Light cars are a strange category in Australia. While sales are on the nose, buyers still flock to this segment in the hunt for a first, or last car.
With both models recently benefitting from an update, we lined up two favourites to see which is most worthy of your hard-earned dollar. It’s the Mazda 2 Genki head-to-head against the Toyota Yaris ZR.
Cars in this segment boast excellent visibility from the front, rear and sides and nowadays are loaded with the same or similar features as their larger brand counterparts. That’s certainly the case with the Mazda 2and Yaris models tested here now kitted out with Autonomous Emergency Braking (AEB).
While the Mazda 2 and Yaris ranges start at around $15,000 before on-road costs, we’ve gone for the upper-specification Mazda 2 and top-specification Yaris models, priced at $22,690 and $22,490 respectively before on-road costs.
We hit the road to find out which of these two Japanese hatches is most worthy of your dollars.
Pricing and specifications
Both cars are within cooee of each other in terms of pricing, with just $200 separating them. Equally, they’re both quite well equipped to sit at this price point.
The Mazda 2 Genki comes with a stack of standard kit, including: 16-inch alloy wheels, six-speaker stereo with Bluetooth, auxiliary and USB inputs, CD player, central locking with keyless entry, cruise control, LED daytime running lights, fog lights, stop/start system, satellite navigation, LED headlights, keyless start, single-zone automatic climate control, heads-up display, DAB+ digital radio, automatic windscreen wipers and headlights and voice recognition.
There’s no lack of safety features either with AEB (low speed), stability control, traction control, six airbags, rear cross-traffic alert, rear AEB and rear parking sensors with rear-view camera all standard.
Toyota’s Yaris ZR is equally well equipped, fitted with: 15-inch alloy wheels, six-speaker stereo with Bluetooth, auxiliary and USB inputs, CD player, central locking with keyless entry, cruise control, LED headlights, satellite navigation, voice recognition, automatic headlights and single zone automatic climate control.
There’s also an impressive array of safety features, with AEB (low speed), stability control, traction control, seven airbags (including a driver’s knee airbag) and a rear-view camera. It misses out on parking sensors and rear AEB.
The biggest separation between these cars exists inside the cabins. The Mazda 2 feels like a small version of the Mazda 3 in the sense it shares several instruments, infotainment and switchgear. That helps it feel premium and a cut above the Yaris.
At the front of the cabin, a 7.0-inch MZD connect system features a touchscreen (when stationary) and a rotary dial with shortcut buttons to move between menus. It’s nicely presented but lacks modern phone connectivity features such as Apple CarPlay and Android Auto.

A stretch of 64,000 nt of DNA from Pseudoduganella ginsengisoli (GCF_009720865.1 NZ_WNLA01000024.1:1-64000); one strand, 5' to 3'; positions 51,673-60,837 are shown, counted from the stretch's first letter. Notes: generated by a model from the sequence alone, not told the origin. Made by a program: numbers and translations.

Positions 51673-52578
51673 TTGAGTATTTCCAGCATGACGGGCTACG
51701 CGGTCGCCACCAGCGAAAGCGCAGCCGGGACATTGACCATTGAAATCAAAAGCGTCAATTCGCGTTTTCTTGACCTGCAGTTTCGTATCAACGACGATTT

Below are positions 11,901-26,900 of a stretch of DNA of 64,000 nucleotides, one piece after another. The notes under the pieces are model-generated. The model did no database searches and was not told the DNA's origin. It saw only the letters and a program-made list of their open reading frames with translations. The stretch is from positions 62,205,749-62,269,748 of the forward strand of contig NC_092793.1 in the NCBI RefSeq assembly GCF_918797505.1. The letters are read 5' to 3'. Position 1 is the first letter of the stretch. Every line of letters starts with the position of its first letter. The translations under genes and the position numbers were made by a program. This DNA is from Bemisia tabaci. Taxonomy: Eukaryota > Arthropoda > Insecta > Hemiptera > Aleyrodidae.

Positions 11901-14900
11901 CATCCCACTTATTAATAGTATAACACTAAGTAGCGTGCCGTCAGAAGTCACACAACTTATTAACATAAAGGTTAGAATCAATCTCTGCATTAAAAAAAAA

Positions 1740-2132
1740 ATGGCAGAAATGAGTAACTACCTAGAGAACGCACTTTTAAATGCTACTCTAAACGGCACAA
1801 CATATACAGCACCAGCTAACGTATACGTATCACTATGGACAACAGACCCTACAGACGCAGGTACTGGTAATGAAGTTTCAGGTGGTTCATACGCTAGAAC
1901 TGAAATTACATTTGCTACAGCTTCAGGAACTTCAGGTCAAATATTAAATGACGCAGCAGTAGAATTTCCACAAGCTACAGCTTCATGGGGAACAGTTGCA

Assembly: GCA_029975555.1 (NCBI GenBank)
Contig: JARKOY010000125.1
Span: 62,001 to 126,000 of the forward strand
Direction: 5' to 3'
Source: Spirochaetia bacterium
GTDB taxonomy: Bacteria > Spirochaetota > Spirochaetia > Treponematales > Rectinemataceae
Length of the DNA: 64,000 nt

But, it makes up for it with a decent voice recognition system, a great sound system and DAB+ digital radio. A head-up display also presents speed and navigation information in an easy-to-read spot. It could be a little clearer, though.
The seats are very comfortable and the driving position is excellent. It offers great visibility out the front and rear, while a clear rear-view camera and rear parking sensors help get the Mazda 2 into tight parking spaces.
Rear seat leg room is compromised if you have a taller driver in the first row. This is to be expected given the size and class this vehicle sits in. But, with somebody like CarAdvice‘s Mandy Turner in the front seat, I had stacks of leg room. So, it’s horses for courses, really.
Cargo capacity is quite limited. Again – it’s to be expected for a car like this. Measuring in at 250 litres, it’s 36 litres short of the Yaris. But, the difference is barely noticeable. Both vehicles miss out on rear air vents, but with a car this size, it’s not too big of a deal.
Jumping into the Yaris ZR feels like a step back in time. The curvy dashboard and layout looks circa-Echo, while the 6.1-inch infotainment system is a massive step down from Mazda’s MZD Connect system.
Despite being a touchscreen, it misses out on things like DAB+ digital radio, Apple CarPlay, Android Auto and on top of all that, it can be tricky to use at times with illogical menus. Functionality is helped by a voice recognition system, but again, it’s nothing to write home about with limited functionality.
Like the Mazda, the seating position is good with great visibility out the front, rear and sides. There is a rear-view camera, but it’s not teamed with parking sensors, which breaks from the norm and could potentially catch some drivers out expecting beeps as they get closer to a wall.